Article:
I’ve been talking to a lot of people at conferences and other events lately regarding RIA design and development. I’m noticing something. Maybe a trend, not sure yet. So, here it is. I feel silly talking about RIA as a separate type of app apart from the standard web app. It’s almost an unnecessary qualifier at this point. Roll with me on this for a moment if you will.
RIA as a term, as a mindset, as a bold new direction was needed when Jeremy Allaire wrote the white paper prior to the release of Flash MX (2002). Most web apps were staid, slow, and unwieldy. There was a new type of app percolating though. These were very different. They were rich, interactive, allowed for asynchronous communication between the client and the server increasing perceived responsiveness and enhancing the user experience. There needed to be a term applied to these new apps that were beginning to be concepted created and deployed. Thus, the birth of the RIA. I’ve written about this before.
Flash forward to 2009 and you’ll be pretty hard pressed to find any consumerized web apps that don’t have some layer of RIA tools or techniques being employed to enhance the UX. Nobody is blogging about the hottest new monolithic server side bean, dll etc that requires a maddening combination of Konami code-like query string mumbo jumbo delivered to it on a page refresh induced GET request. I’m pretty sure there isn’t some sort of Bizarro world of web design that is holding conferences with ugly Macs and stone faced developers talking like cavemen plotting to fill the world with crappy web apps and taking down Superman.
So, this begs the question… Is the term RIA needed anymore? What is it a unique qualifier against that makes it valid as a term? I would venture to guess… Nothing. Aren’t RIAs just IAs? Or maybe with the widespread use of cloud based apps and SaaS, they might just be As.
With this in mind, maybe it’s time to coin the next three letter acronym that is conference worthy. Let me take a couple stabs here.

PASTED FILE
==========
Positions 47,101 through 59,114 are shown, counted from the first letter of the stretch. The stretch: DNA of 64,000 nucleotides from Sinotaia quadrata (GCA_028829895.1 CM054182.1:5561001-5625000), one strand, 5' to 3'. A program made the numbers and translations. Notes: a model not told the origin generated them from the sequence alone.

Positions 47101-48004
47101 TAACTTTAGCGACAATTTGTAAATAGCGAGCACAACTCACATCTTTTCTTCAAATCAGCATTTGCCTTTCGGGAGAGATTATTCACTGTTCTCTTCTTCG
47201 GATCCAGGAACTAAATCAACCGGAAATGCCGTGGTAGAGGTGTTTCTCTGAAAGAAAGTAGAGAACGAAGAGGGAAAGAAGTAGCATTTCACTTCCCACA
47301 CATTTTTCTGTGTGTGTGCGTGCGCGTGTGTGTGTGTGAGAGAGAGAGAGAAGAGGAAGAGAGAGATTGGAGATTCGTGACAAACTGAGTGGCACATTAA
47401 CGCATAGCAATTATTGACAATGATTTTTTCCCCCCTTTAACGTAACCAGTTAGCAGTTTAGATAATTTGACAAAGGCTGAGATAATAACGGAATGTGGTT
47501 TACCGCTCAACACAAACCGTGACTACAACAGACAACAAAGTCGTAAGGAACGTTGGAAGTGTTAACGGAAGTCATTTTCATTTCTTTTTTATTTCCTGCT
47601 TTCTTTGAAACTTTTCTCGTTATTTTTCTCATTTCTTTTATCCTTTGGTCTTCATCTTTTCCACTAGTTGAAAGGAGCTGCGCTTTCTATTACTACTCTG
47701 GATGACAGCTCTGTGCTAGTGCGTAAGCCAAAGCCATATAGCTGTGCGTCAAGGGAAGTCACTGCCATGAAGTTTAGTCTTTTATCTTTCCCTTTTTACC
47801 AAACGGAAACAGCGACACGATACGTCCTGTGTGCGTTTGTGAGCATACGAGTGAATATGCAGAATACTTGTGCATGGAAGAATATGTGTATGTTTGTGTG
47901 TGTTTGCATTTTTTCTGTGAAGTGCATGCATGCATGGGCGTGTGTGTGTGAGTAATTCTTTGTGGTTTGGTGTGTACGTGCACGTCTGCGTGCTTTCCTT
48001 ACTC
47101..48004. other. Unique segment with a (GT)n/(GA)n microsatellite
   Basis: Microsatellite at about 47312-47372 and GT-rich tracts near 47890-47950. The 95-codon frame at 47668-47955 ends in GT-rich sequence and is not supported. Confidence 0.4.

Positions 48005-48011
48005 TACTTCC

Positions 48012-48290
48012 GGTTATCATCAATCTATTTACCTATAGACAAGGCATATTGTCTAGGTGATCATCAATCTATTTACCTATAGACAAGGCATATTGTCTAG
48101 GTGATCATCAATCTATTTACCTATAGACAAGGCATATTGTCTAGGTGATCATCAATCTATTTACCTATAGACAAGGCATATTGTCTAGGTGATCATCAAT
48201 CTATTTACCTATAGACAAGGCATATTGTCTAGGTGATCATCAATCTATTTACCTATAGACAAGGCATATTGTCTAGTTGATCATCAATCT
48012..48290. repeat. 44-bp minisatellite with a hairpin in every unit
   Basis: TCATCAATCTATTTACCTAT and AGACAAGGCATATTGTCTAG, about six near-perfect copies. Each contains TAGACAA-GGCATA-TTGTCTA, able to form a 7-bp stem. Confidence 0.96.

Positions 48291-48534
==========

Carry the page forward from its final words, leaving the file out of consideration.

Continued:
- “CIA” ‚Äì Context aware Internet Application: This app knows where you are, when you are and what you are seeking. The app experience scales, shifts and changs if you are mobile or on your desktop, and knows that on the day of your flight when you visit AA.com on your phone that you don’t care about buying tickets, but you might need a reminder on baggage requirements and which gate you should be looking for. This shift in app dev is just getting underway, but the actual context shift is largely done by user agent detection and crude URL hacks like subdomains, etc. Look for a big push in this in the next gen of apps, especially as more devices make location aware apps easier to deploy reliably. This acronym also has the benefit of making you sound like a badass spy.
- “PIA” ‚Äì Personalizable Internet Application: Your iTunes experience is not mine. I haven’t ever bought a TV show. I don’t want to be promo’ed a TV show ever. Ever. You, on the other use iTunes to dl Jon Stewart, and have never heard of Crystal Castles, Peaches or LCD Soundsystem. You see where I am going with this. Personalized pages, portals and expereicnes based on use patterns and preferences. Apps that learn how to be better by tracking how you use them! Amazon is obviously a leader in this, but yeah, they have a huge database and an army of developers. Most people don’t. The algorithms to handle this sort of analytics and content filtering might just be the next wave of 3rd party APIs or cloud based web services to allow your smaller apps to apply these laws of large numbers and trending to a smaller 300-500 item SKU db using a larger sampling database to help with the metadata matchup. This acronym is also the airport code I fly out of, bonus.
So, what are your thoughts on this? Does the term RIA still stand up? Is it a valuable differentiator? How about the next big things in web app dev. Obviously things like persistant connections and binary services, push services etc are big and coming and game changing for certain reasons, but I’m not sure if they are as big of paradigm shifters as the RIA was.
Posted on May 19, 2009